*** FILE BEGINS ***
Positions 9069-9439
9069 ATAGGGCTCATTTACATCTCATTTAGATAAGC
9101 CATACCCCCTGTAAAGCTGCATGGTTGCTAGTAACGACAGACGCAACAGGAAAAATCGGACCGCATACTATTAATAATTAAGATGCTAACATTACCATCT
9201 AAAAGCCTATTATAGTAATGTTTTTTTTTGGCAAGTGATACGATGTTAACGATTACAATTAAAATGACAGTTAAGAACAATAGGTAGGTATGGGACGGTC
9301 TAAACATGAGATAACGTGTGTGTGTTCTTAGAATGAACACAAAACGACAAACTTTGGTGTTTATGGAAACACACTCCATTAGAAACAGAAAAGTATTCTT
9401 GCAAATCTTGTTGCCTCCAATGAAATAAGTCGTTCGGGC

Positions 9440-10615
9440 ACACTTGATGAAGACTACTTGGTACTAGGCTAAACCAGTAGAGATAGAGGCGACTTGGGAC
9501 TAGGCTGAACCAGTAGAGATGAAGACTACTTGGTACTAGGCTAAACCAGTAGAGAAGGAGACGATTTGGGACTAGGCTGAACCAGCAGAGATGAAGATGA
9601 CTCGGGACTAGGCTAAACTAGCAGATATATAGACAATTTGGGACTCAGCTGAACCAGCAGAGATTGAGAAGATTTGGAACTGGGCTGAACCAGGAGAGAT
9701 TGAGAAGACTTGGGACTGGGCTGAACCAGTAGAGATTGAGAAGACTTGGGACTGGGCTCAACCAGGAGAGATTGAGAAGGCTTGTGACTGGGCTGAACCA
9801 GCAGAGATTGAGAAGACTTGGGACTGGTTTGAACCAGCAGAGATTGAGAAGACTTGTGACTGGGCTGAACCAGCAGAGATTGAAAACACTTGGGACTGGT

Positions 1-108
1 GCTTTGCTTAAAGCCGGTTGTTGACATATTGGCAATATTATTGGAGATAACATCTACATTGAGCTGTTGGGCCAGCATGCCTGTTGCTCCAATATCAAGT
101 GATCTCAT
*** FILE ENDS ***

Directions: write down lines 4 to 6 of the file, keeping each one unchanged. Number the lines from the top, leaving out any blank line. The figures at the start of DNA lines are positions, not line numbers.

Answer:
9201 AAAAGCCTATTATAGTAATGTTTTTTTTTGGCAAGTGATACGATGTTAACGATTACAATTAAAATGACAGTTAAGAACAATAGGTAGGTATGGGACGGTC
9301 TAAACATGAGATAACGTGTGTGTGTTCTTAGAATGAACACAAAACGACAAACTTTGGTGTTTATGGAAACACACTCCATTAGAAACAGAAAAGTATTCTT
9401 GCAAATCTTGTTGCCTCCAATGAAATAAGTCGTTCGGGC